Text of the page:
The Five Most Thrilling Ninja and Samurai Xbox Games

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Can you wield a sword like a samurai and blend into the shadows like a ninja? Well, you can find out by playing the best samurai and ninja games available for Xbox. Here’s our pick of the top five.

5. Ninja Gaiden II

Released for the Xbox 360 in 2008, Ninja Gaiden II is a hack and slash action-adventure game that gore fans will adore. The game follows master ninja Ryu Hayabusa, as he uses his Dragon Sword against the Black Spider Ninja Clan throughout Tokyo. His mission is to prevent the kidnapping of a CIA agent called Sonia and protect the Demon Statue that the Black Spider Ninjas want to steal. The first game in the Ninja Gaiden series was good, but the sequel is better. One thing of note is the new combat system that allows Ryu to tear off limbs and body parts from his enemies and cover everything with their blood. Ninja Gaiden isn’t for the faint-hearted, but if you love hack and slash games, you’re sure to enjoy Ninja Gaiden II.

4. Shadow Tactics: Blades of the Shogun

Set in a time that’s loosely based on the Edo period of Japan, Shadow Tactics: Blades of the Shogun sees a mysterious warlord called Kage-sama emerging to jeopardize the stability of the country. It’s up to a samurai named Oshiro Mugen and his allies to eliminate the evil Kage-sama and restore peace to Japan. This strategy-based, stealth-oriented, real-time game received three German Developer Awards upon its release on Xbox One and PS4 in 2017, including Best German Game. And rightly so. Shadow Tactics: Blades of the Shogun is a thrilling tactical game that will keep you immersed and entertained in the old times of Japan for hours on end. 

3. Mark of the Ninja

Being a ninja is all about not being seen and sneaking about in the dark, right? Well, Mark of the Ninja takes those ninja traits and more to create one of the greatest ninja games around. In the stealth-oriented, side-scrolling 2D platform game, you must stay out of sight of the guards while performing silent assassinations. To make things more complex and exciting, each level is divided into light and dark, which means you are visible to your enemies whenever you enter the brightness. Set in the present day, Mark of the Ninja combines ancient ninja traditions with modern technology, and with its distinctive animation, this is one you are sure to want to check out. Ninja games are certainly popular, and if you’re based in Japan, you may find the Ninja Ways slot at an オンラインカジノ (online casino) to be worth a shot.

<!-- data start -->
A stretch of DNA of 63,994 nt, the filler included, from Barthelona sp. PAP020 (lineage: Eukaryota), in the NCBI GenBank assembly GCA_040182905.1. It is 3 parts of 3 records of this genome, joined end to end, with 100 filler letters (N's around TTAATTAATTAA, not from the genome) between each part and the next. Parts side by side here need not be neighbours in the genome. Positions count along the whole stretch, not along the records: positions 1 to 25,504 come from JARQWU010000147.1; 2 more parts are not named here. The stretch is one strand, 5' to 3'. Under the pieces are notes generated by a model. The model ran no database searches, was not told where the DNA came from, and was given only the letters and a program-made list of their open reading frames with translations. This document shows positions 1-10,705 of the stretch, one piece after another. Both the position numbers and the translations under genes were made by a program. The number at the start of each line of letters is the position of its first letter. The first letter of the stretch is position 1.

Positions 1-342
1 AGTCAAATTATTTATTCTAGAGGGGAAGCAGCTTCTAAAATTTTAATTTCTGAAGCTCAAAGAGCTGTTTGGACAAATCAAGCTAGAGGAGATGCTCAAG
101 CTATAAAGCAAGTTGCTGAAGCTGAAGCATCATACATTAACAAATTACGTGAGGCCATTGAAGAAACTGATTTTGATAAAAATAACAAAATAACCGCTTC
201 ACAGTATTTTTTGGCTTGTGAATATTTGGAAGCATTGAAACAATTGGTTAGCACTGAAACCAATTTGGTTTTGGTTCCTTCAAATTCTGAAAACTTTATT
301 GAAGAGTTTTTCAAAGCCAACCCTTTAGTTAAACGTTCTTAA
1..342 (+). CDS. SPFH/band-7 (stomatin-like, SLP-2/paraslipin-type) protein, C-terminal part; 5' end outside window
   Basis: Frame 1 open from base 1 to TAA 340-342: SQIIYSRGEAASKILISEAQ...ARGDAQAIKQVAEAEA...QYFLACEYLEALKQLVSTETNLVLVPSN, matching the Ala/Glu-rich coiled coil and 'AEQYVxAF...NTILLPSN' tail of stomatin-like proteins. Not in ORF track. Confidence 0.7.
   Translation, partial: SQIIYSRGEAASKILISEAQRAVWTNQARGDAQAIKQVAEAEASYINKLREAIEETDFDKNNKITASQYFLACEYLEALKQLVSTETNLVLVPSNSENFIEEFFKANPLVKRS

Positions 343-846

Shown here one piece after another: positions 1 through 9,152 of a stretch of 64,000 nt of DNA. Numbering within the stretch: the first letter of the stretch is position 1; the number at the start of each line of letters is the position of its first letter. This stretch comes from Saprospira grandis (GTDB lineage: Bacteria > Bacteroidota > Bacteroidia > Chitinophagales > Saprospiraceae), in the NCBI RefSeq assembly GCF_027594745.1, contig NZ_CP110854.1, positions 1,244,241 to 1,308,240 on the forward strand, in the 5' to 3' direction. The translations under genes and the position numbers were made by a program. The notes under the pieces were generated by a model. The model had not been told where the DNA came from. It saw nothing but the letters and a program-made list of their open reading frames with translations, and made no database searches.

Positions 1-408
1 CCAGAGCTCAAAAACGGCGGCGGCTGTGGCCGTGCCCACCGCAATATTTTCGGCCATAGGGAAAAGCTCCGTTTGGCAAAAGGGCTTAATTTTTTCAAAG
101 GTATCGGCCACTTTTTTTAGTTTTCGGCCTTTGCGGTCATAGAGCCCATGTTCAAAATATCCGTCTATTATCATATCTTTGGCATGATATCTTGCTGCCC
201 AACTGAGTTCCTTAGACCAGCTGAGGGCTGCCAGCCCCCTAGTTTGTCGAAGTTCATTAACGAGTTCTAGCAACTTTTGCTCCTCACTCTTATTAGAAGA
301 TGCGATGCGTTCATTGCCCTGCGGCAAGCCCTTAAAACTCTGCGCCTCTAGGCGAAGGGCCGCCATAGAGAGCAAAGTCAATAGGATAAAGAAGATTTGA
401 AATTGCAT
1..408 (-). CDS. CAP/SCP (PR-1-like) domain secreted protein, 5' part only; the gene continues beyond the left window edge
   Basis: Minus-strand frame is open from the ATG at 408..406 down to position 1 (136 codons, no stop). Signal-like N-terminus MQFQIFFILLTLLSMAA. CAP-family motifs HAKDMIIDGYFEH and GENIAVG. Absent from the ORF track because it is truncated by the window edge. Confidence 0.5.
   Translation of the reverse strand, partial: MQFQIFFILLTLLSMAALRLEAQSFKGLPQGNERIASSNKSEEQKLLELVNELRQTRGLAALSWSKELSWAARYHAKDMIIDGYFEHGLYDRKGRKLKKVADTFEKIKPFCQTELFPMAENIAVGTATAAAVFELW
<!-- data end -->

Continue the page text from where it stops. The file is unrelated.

2. Samurai Shodown

The latest entry in the long-running series of the Samurai Shodown games is one of the best. The 2019 fighting game features full 3D models that move on a 2D plane. It takes place between the events of the original 1993 Samurai Shodown game, and Samurai Shodown V.  This new game has helped to reboot the series, and it really is a joy to play. It’s set in 1787, during Japan’s Tenmei Era. The whole country is in disarray. There are fires, famine, and looting everywhere. Meanwhile, the spirit of a dead girl who is possessed and trapped in Yomi threatens to destroy Japan. It’s up to warriors from across the country and beyond to stop the evil forces at work. Samurai Showdown was nominated for various awards, and at the NAVGTR Awards, it won the Game, Franchise, Fighting Award.

1. Sekiro: Shadows Die Twice

The action-adventure game Sekiro: Shadows Die Twice received universal acclaim from critics when it was released in March 2019. A little over a year later, and the game has sold more than five million copies; proving that the critics were right to hold it in such high esteem. The game follows a shinobi named Wolf who is on a mission to take vengeance upon a samurai clan who have kidnapped his lord. Sekiro features exploration, stealth, and combat. And there’s a particular emphasis on boss battles. Set in a fictionalized version of Japan’s Sengoku period, Sekiro: Shadows Die Twice features plenty of references to Buddhist philosophy and mythology, which helps it feel even more mature and exciting. If you haven’t yet played Sekiro, you don’t know what you’re missing.

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